From 13 to 16 November SERI attended a symposium hosted by New York Law School on Twenty Years of South African Constitutionalism: Constitutional Rights, Judicial Independence and the Transition to Democracy. Participants at the event included constitutional law experts, law and society scholars, legal educators and public interest lawyers. Topic dicussed included public interest law, education and children’s rights, environmental rights and water rights, equality and affirmative action, law and political struggle, legal education and social change, gay and lesbian rights, gender equality and gender violence, traditional governance, prisoners’ rights, and housing and land.
SERI senior researcher Jackie Dugard presented a paper on direct access to the Constitutional Court for a panel on The Constitution and Access to Justice. SERI staff members Stuart Wilson, Tashwill Esterhuizen and Mbekezeli Benjamin presented three papers on a panel on New Frontiers in Social Rights: The Socio-Economic Rights Institute of South Africa. These papers can be downloaded below:
On Tuesday 11 November 2014 the families of 36 of the deceased miners killed at Marikana in August 2012 will deliver closing arguments before the Marikana Commission of Inquiry. Advocate Dumisa Ntsebeza SC, instructed by SERI, will argue on behalf of the families.
It has been a long and painful journey for the families. They have attended the Commission for two years in order to discover the truth about what happened to their loved ones, and why. They have come to a number of conclusions about what happened between 13 and 16 August 2012, and who bears responsibility for the massacre that occurred.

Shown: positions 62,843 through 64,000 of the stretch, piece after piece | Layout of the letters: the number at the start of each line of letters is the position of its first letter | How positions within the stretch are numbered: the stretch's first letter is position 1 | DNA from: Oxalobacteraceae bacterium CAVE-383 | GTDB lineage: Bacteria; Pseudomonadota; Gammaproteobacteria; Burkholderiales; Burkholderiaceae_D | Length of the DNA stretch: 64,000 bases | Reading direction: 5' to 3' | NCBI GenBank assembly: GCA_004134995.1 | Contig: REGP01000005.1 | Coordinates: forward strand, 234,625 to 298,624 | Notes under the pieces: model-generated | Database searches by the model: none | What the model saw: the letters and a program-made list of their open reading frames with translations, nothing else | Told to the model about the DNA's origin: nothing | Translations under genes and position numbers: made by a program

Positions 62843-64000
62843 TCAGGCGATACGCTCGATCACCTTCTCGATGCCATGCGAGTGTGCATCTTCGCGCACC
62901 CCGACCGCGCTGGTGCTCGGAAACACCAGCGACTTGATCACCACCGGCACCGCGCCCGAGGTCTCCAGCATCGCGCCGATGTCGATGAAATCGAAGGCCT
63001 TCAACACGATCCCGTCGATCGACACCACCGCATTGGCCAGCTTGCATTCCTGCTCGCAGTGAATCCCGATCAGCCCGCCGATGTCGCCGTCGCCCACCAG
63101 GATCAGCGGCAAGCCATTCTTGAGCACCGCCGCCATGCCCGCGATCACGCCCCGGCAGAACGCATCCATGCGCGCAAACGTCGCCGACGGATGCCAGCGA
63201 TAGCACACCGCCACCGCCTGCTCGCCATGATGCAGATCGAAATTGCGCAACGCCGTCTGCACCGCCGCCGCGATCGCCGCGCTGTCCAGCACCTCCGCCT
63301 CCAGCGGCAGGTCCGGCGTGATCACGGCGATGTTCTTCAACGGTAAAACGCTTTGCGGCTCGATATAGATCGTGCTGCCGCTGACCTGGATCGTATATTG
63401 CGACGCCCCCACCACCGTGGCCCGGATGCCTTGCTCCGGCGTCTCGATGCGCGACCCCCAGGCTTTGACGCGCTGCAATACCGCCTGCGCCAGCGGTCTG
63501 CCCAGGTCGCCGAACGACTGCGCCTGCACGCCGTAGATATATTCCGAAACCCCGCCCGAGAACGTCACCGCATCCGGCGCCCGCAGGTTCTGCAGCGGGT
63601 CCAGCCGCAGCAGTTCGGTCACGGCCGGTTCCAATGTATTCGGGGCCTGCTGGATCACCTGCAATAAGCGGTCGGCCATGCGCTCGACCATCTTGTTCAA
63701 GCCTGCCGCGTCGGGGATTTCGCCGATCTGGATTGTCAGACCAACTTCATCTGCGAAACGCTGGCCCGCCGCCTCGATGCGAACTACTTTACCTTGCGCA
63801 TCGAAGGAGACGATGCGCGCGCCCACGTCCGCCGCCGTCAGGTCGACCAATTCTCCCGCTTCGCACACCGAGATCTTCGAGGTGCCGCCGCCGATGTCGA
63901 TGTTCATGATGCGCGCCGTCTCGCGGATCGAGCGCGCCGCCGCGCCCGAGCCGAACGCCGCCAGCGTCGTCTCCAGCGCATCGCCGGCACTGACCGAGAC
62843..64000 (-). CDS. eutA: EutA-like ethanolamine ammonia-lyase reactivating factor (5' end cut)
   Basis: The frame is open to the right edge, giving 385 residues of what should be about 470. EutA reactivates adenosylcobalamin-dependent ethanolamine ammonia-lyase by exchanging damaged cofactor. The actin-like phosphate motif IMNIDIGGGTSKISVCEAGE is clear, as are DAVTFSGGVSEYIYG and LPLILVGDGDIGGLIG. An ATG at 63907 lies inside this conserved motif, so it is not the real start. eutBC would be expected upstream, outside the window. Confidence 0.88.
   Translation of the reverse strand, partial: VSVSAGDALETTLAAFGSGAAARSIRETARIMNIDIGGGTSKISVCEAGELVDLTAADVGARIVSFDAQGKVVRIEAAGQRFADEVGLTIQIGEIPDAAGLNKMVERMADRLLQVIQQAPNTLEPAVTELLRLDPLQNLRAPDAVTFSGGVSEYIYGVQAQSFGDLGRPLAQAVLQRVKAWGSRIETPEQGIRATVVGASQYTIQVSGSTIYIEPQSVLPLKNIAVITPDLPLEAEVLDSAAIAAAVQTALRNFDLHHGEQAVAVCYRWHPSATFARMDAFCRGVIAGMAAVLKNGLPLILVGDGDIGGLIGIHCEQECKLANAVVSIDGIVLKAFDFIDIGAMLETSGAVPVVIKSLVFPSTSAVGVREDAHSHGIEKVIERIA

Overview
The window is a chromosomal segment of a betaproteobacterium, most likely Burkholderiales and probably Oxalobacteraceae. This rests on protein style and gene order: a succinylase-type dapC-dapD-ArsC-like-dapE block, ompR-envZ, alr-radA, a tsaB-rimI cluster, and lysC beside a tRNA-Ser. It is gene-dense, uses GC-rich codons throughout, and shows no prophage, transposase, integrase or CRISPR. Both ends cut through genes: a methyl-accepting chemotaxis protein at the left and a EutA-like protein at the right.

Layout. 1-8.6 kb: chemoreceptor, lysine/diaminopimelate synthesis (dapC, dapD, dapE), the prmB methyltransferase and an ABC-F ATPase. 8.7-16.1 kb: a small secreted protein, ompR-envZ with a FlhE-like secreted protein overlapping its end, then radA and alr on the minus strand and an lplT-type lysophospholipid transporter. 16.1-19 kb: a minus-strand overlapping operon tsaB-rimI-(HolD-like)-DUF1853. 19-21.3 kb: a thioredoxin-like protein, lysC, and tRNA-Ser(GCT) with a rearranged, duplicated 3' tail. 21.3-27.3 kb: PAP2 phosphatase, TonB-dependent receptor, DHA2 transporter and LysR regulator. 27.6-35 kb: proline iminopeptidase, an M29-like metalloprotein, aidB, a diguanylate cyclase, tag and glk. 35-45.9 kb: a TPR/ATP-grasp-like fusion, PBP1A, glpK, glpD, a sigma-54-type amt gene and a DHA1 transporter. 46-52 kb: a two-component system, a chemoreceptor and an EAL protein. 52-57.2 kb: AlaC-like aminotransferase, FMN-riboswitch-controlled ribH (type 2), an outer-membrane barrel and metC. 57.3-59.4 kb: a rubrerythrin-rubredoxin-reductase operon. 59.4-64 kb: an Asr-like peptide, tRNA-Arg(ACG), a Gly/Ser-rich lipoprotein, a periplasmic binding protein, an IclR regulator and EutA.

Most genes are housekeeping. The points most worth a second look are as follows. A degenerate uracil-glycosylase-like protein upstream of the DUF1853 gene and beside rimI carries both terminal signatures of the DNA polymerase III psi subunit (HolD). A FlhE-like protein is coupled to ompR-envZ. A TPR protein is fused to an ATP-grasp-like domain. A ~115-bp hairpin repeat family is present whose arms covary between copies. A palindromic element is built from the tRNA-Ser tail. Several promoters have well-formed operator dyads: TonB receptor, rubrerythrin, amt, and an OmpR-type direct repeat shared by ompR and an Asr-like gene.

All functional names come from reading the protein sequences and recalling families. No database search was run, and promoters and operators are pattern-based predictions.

In October 2014 final heads of argument and submissions were filed before the Marikana Commission of Inquiry. In November replying submissions and heads of argument were filed.
These arguments and submissions will be heard at the Commission between 5 and 14 November 2014. The families of the deceased and AMCU will be presenting their closing arguments on 11 November 2014.
Heads of argument, written submissions and replying submissions filed in the Marikana Commission of Inquiry:
SERI's October 2014 Newsletter is out! The last five months have been a busy period for us. We’ve been involved in a number of far-reaching cases dealing with housing, evictions, informal settlements and political space. We’ve also continued to represent the 36 families of the deceased mineworkers who were brutally killed during the Marikana massacre, as well as AMCU, before the Marikana Commission of Inquiry.
At the same time we've been actively involved in furthering our research and advocacy work, and have entered into a number of exciting partnerships to ensure greater constitutional and legal literacy and engagement. These include community workshops based around the Dear Mandela documentary film, as well as eviction law workshops for government officials which we've hosted together with the South African Local Government Association (SALGA). In terms of research, last month SERI launched a research report on protest and the use of the criminal justice system to silence dissent, as well as debuted a new research output called Community Practice Notes. The first series of Community Practice Notes published this year focuses on informal settlements and we're currently working on a second series that will focus on Johannesburg inner city.
With profound sadness, SERI marks the untimely death of Gerald Kraak, former programme executive at the South African office of The Atlantic Philanthropies. Gerald was a fine scholar, a level-headed philanthropist and a deeply compassionate and supportive man. He played a crucial role in SERI’s foundation.
We will always remember Gerald's rock-solid support, his careful and wise counsel and his wicked sense of humour. He will be sorely missed.